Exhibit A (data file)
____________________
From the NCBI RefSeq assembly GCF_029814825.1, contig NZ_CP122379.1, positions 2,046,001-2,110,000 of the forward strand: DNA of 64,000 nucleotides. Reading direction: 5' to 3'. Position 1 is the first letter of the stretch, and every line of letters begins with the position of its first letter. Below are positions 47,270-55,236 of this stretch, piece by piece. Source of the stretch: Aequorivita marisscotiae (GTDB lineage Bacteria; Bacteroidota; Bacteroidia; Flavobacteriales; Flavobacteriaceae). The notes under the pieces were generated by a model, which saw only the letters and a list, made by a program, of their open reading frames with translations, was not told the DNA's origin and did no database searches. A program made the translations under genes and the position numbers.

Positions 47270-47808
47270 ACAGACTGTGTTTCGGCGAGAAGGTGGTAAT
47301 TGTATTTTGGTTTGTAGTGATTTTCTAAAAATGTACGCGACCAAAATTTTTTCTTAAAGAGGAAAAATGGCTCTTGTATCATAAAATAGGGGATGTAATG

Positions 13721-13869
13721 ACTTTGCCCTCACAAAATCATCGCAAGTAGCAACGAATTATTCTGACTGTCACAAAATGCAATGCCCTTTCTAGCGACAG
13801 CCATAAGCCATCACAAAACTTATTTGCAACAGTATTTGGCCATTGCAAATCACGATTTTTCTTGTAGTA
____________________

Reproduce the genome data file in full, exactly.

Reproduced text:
From the NCBI RefSeq assembly GCF_029814825.1, contig NZ_CP122379.1, positions 2,046,001-2,110,000 of the forward strand: DNA of 64,000 nucleotides. Reading direction: 5' to 3'. Position 1 is the first letter of the stretch, and every line of letters begins with the position of its first letter. Below are positions 47,270-55,236 of this stretch, piece by piece. Source of the stretch: Aequorivita marisscotiae (GTDB lineage Bacteria; Bacteroidota; Bacteroidia; Flavobacteriales; Flavobacteriaceae). The notes under the pieces were generated by a model, which saw only the letters and a list, made by a program, of their open reading frames with translations, was not told the DNA's origin and did no database searches. A program made the translations under genes and the position numbers.

Positions 47270-47808
47270 ACAGACTGTGTTTCGGCGAGAAGGTGGTAAT
47301 TGTATTTTGGTTTGTAGTGATTTTCTAAAAATGTACGCGACCAAAATTTTTTCTTAAAGAGGAAAAATGGCTCTTGTATCATAAAATAGGGGATGTAATG

Positions 13721-13869
13721 ACTTTGCCCTCACAAAATCATCGCAAGTAGCAACGAATTATTCTGACTGTCACAAAATGCAATGCCCTTTCTAGCGACAG
13801 CCATAAGCCATCACAAAACTTATTTGCAACAGTATTTGGCCATTGCAAATCACGATTTTTCTTGTAGTA